Days numbered for Cuba's colourful plates
Possible prototypes of Cuba's new markers. Images: www.kubafotos.com
For a decade, Cuba's colour-coded licence plates have been a highly visible part of the island's automotive scene.But this month, Cuba begins the retirement of the system that allowed an observer – let's say a motorcycle cop tucked behind a "Patria O Muerte" billboard – to know from a distance whether a car was privately owned (yellow plate, good to ticket), rented by a tourist (red, even better) or operated by a government agency such as the all-powerful Ministry of the Interior (green, uh uh).
Now, all privately owned cars, trucks and motorcycles will wear plates with black letters on a white background. State-owned vehicles get the same drab, two-colour scheme, but with a dab of blue on the side or in a corner.
And this isn't the only change. Cuba's licence plates have long conformed to the rectangular, six-by-12-inch (155 by 305 millimetres) format used in much of the Western Hemisphere. The new plates, at 4.3 inches (110 mm) high and 16.5 inches (420 mm) wide, are closer in proportion to the strip-like registration plates of Europe.
In pictures published at www.kubafotos.com, the new tags carry only a simple "CUBA" in vertical block letters to the left of the registration number. Those examples, however, could be prototypes; according to the country's Official Gazette, which announced details of the changes, the final products will bear both the country name and a "laser-printed image" of the island.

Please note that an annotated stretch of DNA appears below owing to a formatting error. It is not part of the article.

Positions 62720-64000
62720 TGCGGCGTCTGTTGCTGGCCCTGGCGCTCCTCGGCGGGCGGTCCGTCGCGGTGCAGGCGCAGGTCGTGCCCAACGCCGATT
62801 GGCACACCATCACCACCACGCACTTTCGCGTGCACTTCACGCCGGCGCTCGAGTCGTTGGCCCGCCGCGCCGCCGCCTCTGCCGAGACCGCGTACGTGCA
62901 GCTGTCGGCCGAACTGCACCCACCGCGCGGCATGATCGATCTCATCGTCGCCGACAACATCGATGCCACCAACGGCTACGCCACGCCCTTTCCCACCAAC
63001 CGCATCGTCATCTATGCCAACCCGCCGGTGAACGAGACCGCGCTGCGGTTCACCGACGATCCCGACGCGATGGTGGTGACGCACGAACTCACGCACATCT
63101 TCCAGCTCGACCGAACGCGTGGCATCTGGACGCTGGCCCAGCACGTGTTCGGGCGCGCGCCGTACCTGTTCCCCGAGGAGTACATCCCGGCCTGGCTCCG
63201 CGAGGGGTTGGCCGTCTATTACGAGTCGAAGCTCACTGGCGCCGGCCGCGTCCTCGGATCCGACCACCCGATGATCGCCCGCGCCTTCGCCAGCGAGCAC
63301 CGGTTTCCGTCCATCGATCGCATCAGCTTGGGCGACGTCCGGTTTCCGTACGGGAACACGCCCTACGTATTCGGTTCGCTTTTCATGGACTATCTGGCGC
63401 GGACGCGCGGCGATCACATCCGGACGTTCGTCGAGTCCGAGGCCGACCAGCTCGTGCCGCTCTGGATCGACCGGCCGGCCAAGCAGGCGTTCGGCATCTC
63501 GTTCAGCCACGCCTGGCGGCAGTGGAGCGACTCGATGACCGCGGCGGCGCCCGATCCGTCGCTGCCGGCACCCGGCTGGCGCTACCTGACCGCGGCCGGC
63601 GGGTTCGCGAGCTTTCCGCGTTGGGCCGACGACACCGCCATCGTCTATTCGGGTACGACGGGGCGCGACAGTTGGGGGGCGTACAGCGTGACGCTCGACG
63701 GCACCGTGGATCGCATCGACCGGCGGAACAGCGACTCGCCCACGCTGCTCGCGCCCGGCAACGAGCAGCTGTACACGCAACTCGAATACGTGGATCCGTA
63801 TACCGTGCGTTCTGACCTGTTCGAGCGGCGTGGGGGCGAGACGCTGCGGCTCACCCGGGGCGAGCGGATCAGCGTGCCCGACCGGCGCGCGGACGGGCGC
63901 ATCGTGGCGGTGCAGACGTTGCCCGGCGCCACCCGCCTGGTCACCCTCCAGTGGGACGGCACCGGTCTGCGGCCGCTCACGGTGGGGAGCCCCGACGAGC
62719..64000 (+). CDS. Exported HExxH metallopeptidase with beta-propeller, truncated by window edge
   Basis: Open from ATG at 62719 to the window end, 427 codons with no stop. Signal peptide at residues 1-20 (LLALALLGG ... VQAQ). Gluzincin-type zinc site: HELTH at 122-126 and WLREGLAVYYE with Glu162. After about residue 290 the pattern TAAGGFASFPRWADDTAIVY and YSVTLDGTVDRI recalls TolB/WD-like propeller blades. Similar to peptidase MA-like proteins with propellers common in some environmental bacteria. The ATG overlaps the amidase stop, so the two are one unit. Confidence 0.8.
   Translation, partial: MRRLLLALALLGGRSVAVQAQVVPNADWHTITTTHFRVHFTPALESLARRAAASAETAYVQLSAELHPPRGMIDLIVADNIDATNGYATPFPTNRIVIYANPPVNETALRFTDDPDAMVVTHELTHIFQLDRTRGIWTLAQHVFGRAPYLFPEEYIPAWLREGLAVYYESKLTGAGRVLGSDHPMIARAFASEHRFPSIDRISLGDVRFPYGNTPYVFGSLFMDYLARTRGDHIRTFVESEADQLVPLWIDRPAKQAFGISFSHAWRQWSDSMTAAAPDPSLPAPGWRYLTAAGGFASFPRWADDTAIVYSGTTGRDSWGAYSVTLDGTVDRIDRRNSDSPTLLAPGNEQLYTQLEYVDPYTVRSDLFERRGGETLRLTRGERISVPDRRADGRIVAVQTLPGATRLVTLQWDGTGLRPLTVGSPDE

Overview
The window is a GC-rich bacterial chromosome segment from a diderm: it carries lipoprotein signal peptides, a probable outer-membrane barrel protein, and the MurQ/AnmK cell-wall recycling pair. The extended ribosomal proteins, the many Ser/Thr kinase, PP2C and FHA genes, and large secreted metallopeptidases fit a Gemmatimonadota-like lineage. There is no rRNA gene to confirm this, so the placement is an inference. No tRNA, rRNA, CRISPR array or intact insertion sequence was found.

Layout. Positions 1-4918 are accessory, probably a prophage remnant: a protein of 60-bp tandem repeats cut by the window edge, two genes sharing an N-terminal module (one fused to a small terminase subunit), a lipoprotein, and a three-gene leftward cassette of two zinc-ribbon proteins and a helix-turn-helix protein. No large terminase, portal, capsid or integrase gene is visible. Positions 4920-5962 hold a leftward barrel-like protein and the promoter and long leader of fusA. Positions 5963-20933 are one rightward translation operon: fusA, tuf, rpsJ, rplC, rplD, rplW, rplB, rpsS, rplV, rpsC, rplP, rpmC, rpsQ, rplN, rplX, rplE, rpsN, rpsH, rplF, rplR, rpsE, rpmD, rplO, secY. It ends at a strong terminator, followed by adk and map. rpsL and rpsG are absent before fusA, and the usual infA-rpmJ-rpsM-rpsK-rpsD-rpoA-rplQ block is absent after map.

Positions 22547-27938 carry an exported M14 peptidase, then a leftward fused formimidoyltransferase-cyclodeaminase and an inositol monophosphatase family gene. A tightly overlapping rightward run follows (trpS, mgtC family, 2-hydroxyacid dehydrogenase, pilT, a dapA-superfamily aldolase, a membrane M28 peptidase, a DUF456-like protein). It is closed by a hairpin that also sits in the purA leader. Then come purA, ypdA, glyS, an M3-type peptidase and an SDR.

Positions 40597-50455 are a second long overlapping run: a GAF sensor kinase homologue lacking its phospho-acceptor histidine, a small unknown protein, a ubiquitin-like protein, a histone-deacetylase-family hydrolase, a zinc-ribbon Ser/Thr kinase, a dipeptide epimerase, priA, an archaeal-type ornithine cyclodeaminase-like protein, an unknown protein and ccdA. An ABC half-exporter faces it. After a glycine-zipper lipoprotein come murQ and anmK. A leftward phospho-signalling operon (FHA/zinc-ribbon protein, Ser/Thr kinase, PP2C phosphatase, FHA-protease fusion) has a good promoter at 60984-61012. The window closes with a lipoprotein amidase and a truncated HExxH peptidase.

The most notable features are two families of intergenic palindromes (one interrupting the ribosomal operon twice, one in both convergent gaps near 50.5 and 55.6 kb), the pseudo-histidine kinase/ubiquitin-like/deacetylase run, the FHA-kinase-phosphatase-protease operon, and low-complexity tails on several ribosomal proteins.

Why dump the multi-colour system in place since 2002? The Official Gazette says the change is intended to reflect government reorganization and economic reforms, as well as "new provisions on the exploitation, use and circulation of vehicles."
Rather vague, that, but we might take it to mean that a country that has recently loosened the rules on private vehicle ownership and is encouraging more citizens to start businesses now desires a more egalitarian look for its vehicle population.
Not that the licence hierarchy will disappear with the new alphanumeric registrations. The beginning letter will signify whether the vehicle is in government service (A for some departments, F for the army, M for the interior ministry), or belongs to a diplomatic mission (C,D,E), rental agency (T) or foreign national living in Cuba (K).
Other letters, continuing the system of current plates, could identify the province in which the vehicle is registered.
Additionally, vehicles in "protocol service" or used by foreign journalists will be required to display prominent blue- or green-bordered decals on their windshields ("free press" in Cuba apparently meaning "freely visible").
The switch is also a chance for authorities to root out the actual owners of vehicles, many of which have changed hands, sometimes several times over, without benefit of paperwork. Full documentation will be required before new plates are issued, the government warns.
But why the Euro-style format? No explanation is offered, but we can guess that Cuba wants to thumb its nose at its big neighbour to the north by rejecting still another of its conventions.
Given, however, that many Cuban drivers will be bolting their new plates to '53 Dodges, '57 Hudsons and other old, American-made iron, it could seem a rather hollow gesture.
|Current private-ownership plate on a 1955 Oldsmobile.|